Why Federal Student Loans Don’t Have Lower Interest Rates

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piglet in front of computer screen with faq

Piglet takes a break from this FAQ presentation to help Betsy with some answers.

Helping people understand student loans is our job at SALT™, and few are better at it than Betsy Mayotte—the director of regulatory compliance for American Student Assistance®(our parent company). We told borrowers to “Just Ask” her questions, so check out her answers below (as well as her cat—because if Piglet can’t make student loans better, what can?).


Interest Rates For Federal And Private Loans

Why are interest rates on graduate loans so high? At the end of 10 years, I will owe $25K in interest. That’s crazy!

Recently, I found out about banks that offer lower-interest rates for graduate students in repayment. If private companies can make a profit with lower interest rates, why can’t the federal government do the same?

There are a couple of differences between the two loan types.

First, the federal loans have little or no credit check or ability-to-pay criteria for eligibility, so their risk is a lot higher. Second, federal loan interest rates are set by Congress in federal law, which doesn’t change every year. So, the rates on the loans you have now were set at a time when those rates were close or less than market rates.

The private lenders set their rates based on market rates and change them often. Yes, the rates are lower now, but they may be variable and who’s to say in a few years they won’t go up higher than your current federal loan rates.

Finally, picking a student loan product isn’t just about the interest rate. Federal student loans offer more options to lower, postpone, forgive, and discharge payments that aren’t available under most private loan programs. While we all hope we’ll never need such “insurance,” it can make a big difference to have these options available.

Please let me know if you have additional questions.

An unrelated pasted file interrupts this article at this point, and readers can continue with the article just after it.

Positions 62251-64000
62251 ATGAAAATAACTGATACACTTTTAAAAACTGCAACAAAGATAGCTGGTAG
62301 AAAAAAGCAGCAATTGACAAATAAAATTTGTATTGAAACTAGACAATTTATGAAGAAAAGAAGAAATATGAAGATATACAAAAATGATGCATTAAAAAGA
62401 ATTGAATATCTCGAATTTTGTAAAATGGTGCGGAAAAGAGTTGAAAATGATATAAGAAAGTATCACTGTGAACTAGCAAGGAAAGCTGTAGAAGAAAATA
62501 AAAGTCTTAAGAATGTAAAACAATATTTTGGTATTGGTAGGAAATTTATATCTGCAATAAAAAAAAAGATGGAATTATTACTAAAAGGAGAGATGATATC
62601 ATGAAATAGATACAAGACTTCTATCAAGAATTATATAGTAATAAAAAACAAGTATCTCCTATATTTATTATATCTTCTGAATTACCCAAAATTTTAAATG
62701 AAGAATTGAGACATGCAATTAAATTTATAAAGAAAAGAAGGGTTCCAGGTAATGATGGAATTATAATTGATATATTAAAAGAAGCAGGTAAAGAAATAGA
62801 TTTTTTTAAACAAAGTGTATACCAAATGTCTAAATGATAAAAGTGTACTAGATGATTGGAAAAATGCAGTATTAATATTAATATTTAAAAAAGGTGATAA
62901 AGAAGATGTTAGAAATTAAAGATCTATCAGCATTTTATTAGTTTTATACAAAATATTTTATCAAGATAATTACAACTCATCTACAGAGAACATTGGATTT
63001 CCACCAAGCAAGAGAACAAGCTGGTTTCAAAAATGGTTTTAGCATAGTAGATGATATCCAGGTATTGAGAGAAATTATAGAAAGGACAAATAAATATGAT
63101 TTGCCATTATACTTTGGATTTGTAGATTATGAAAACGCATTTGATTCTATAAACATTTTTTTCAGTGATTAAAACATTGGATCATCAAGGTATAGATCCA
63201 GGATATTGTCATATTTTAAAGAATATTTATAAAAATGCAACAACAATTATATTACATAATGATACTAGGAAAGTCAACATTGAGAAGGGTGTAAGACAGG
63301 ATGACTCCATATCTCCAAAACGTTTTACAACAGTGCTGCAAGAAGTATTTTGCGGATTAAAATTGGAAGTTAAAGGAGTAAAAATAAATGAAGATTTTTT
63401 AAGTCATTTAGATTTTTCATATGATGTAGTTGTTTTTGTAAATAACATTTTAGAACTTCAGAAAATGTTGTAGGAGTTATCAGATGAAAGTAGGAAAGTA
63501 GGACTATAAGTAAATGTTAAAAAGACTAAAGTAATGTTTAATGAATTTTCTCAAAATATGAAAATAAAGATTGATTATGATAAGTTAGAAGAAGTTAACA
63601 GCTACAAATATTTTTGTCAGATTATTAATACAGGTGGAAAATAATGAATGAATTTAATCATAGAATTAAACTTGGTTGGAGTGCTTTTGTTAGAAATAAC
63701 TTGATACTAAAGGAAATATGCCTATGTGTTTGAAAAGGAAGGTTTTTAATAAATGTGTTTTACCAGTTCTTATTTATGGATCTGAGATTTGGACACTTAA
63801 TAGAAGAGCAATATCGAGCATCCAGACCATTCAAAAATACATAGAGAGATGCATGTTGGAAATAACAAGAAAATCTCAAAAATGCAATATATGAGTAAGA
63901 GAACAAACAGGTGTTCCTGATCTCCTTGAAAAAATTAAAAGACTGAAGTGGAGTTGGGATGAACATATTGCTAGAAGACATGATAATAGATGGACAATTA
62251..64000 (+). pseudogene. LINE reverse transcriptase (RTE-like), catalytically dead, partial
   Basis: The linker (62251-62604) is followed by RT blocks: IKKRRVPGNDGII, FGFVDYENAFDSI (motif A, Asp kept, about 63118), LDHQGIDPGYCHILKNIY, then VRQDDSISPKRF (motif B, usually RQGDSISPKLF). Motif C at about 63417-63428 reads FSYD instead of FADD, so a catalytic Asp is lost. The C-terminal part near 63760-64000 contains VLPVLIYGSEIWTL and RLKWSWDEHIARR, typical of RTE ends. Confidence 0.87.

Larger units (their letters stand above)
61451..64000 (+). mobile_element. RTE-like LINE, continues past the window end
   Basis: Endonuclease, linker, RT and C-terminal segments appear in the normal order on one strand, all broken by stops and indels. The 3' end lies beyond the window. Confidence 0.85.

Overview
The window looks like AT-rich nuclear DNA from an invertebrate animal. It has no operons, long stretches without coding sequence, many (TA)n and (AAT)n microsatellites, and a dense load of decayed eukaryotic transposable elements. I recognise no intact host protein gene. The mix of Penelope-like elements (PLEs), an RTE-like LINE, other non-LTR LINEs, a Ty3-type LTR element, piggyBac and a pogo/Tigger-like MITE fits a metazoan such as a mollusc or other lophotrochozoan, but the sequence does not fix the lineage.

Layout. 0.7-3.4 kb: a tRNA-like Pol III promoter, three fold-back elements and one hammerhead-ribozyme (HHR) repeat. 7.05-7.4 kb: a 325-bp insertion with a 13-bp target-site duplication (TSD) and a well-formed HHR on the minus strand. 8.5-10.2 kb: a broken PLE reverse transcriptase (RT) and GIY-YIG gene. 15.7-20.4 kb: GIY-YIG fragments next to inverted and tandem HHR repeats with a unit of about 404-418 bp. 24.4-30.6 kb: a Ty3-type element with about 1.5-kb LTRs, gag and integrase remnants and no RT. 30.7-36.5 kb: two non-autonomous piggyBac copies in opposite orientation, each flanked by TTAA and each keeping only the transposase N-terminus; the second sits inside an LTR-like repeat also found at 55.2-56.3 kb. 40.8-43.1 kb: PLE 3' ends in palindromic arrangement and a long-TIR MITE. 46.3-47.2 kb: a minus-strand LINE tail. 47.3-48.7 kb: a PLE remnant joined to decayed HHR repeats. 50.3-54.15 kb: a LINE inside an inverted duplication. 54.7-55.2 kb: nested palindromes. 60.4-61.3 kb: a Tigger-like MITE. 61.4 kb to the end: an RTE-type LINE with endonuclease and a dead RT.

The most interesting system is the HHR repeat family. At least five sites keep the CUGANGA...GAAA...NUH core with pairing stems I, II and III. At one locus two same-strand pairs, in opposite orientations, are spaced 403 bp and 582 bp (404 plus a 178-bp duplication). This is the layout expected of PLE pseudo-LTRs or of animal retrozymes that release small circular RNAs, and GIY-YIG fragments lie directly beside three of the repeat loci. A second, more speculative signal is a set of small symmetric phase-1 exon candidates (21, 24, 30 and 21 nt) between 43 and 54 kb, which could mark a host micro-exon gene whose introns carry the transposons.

Foreign Schools And Federal Financial Aid

I am a 30-year-old non-student who is considering a study abroad program through direct enrollment into a program. How do I find out what programs would be eligible certificate programs for federal student loans?

There are quite a few foreign schools that participate in the U.S. federal loan programs to assist their U.S. students. You can find out if your school is at www.fafsa.ed.gov or here. You will not be eligible for federal grants or most state aid by attending a foreign school, just the federal Stafford and PLUS loans.

Note that if you are studying at a foreign school you may not receive aid if your program has any distance or online learning component. In that case, the entire program is ineligible for aid so it’s important to be familiar with the entire course load before you sign up. If you want to learn more, check out this article on saltmoney.org about studying at foreign schools with U.S. financial aid.

Please let me know if you have additional questions.

Have a student loan question you need an answer to? Just Ask.

(Note: The questions and answers above are real; however, they have been edited for grammar and clarity, but not by Piglet.)

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  1. Bob May 20, 2014 / 1:28 am

    Actually, those lower private interest rates are FIXED rates, NOT variable interest rates!! Check out SoFi and Darian Rowayton!!

  2. Bob May 20, 2014 / 1:33 am

    Also, I have a Ph.D in engineering, a good job, and a FICO score around 800. Why should I be paying more in interest than a 19 year old undergraduate drop-out? Am I really considered more of a credit risk??

  3. Betsy (for Piglet) May 20, 2014 / 10:08 am

    Not all private loans offer fixed rates – many do not actually – but consumers should absolutely shop around when considering such a product. I’m not sure I understand your second question – have you seen such a thing happen?

  4. Bob May 20, 2014 / 11:00 pm

    Of course I’ve seen such things happen. Federal loans for grad students almost always have much higher interest rates than for undergrads even though grad students generally have better credit histories, better job prospects, and better work ethic than undergraduates. Because of the high interest rates, we have to put everything we’ve got into paying off student loans in five years or less. If interest rates were lower, we could afford to pay the loans off over 10 years and simultaneously replace our 18 year old car and buy a starter home. As it is, I don’t see either of these things happening until we are well into our 40s.

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